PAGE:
Restoring EU’s Nature

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The EU Biodiversity Strategy for 2030, published in May 2020, is a key element of the European Green Deal. It aims at protecting nature, reversing degradation of ecosystems by  restoring them across land and sea, through legally binding EU targets.

It suggests several important ecosystems, habitats or species to be considered, among which: wetlands/peatlands; free-flowing rivers; floodplains; marine and coastal ecosystems; soil; and urban ecosystems.  In the strategy, the European Commission committed to put forward a proposal for legally binding EU nature restoration targets by 2021.

In October, a coalition of NGOs, including Wetlands International European Association, released a position paper reflecting their expectations with regards to the upcoming nature Restoration Law.

According to this coalition of NGOs, as the main objective, the law must contribute to halting and reversing biodiversity loss, resulting in the restoration of habitats, species and ecosystem functioning, connectivity and resilience at landscape level across the EU.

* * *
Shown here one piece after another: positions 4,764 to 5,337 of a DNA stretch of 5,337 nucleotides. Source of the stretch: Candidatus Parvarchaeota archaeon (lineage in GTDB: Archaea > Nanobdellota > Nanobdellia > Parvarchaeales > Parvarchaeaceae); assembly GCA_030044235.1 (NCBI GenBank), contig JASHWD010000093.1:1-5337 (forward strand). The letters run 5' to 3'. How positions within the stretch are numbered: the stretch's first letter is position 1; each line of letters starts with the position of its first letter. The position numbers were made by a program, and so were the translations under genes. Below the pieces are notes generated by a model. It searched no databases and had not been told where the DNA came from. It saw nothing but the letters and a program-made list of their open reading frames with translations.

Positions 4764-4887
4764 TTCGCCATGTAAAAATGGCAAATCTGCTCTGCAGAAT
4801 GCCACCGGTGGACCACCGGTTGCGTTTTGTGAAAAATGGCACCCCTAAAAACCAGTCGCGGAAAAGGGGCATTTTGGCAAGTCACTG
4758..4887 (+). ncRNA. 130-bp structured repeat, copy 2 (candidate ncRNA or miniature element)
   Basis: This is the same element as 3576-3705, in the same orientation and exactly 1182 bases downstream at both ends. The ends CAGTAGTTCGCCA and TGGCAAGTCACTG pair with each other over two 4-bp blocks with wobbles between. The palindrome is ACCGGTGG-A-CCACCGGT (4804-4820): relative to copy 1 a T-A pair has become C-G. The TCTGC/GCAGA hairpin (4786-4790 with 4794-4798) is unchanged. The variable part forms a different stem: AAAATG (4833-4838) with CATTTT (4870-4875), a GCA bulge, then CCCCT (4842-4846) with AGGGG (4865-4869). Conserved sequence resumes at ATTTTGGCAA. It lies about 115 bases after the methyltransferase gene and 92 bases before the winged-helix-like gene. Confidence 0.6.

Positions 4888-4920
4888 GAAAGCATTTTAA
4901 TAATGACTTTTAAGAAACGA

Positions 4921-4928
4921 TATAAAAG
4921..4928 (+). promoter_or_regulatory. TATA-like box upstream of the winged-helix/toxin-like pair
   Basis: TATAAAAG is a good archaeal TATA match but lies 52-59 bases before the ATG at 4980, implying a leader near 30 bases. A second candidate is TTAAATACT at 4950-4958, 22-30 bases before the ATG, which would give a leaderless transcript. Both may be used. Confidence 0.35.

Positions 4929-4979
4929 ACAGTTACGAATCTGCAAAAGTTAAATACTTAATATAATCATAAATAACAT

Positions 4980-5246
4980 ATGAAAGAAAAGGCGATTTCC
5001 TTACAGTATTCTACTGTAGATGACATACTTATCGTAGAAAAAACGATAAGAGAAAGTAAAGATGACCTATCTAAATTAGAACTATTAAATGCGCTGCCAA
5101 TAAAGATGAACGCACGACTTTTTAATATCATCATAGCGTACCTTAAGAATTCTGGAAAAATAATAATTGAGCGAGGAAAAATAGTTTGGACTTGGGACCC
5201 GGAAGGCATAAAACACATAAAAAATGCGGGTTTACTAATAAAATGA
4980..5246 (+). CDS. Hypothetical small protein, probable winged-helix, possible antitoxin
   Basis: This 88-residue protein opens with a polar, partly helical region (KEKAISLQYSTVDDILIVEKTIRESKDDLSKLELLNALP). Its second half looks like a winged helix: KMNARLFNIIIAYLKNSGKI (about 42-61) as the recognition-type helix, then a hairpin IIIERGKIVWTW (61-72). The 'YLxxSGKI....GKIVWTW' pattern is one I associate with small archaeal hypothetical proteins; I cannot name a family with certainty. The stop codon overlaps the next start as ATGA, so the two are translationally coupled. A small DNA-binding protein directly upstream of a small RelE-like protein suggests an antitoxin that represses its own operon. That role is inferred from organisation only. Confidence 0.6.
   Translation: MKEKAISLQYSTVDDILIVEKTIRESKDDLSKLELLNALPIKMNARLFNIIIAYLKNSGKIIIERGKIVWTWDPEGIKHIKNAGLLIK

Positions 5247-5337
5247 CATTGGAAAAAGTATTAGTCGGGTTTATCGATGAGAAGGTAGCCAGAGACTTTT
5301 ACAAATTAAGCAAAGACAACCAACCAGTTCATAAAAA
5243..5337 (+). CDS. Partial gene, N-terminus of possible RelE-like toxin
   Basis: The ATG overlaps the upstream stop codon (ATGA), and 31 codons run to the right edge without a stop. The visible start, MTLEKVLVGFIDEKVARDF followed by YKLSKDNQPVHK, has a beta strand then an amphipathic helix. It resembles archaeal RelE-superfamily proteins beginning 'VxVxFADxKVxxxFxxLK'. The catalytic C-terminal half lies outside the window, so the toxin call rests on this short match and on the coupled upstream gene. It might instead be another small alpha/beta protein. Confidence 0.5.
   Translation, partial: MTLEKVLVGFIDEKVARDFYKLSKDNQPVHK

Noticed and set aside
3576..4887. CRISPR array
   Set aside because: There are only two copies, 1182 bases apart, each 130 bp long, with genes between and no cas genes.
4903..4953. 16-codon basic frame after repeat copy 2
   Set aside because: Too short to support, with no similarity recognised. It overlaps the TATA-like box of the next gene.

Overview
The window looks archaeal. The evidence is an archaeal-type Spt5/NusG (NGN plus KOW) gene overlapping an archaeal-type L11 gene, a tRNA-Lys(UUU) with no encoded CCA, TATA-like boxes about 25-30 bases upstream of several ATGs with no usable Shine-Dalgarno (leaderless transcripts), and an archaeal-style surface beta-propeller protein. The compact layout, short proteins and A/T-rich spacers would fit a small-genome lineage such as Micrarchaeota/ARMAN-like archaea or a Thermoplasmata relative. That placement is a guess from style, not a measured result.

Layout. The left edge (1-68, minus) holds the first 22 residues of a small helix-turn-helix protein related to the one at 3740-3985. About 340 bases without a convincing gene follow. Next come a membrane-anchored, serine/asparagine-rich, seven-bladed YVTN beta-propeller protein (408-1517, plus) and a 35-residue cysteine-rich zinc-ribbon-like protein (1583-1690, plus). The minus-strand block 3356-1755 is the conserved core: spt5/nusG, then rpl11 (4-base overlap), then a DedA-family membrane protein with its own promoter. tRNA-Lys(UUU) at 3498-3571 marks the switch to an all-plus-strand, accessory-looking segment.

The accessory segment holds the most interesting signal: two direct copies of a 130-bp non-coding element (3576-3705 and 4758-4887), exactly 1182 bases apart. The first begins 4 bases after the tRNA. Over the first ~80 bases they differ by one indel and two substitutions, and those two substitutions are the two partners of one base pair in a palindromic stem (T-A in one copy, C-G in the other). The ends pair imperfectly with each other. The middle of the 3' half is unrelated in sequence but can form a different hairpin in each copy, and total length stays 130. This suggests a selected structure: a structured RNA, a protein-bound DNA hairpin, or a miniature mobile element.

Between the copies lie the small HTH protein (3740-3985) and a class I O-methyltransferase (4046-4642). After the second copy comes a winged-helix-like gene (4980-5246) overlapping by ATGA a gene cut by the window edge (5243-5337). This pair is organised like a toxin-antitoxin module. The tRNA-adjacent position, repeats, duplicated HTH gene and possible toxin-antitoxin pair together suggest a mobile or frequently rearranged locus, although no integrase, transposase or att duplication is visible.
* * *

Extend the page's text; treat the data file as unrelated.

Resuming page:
• The new restoration law must be targeted and result in urgent large-scale restoration across the EU.

  • The new law should be additional to the relevant EU Directives so as to not undermine or duplicate existing EU nature and water protection obligations that include some restoration requirements.

  • The restoration law should create synergies between the biodiversity and climate crisis agenda

Read the full paper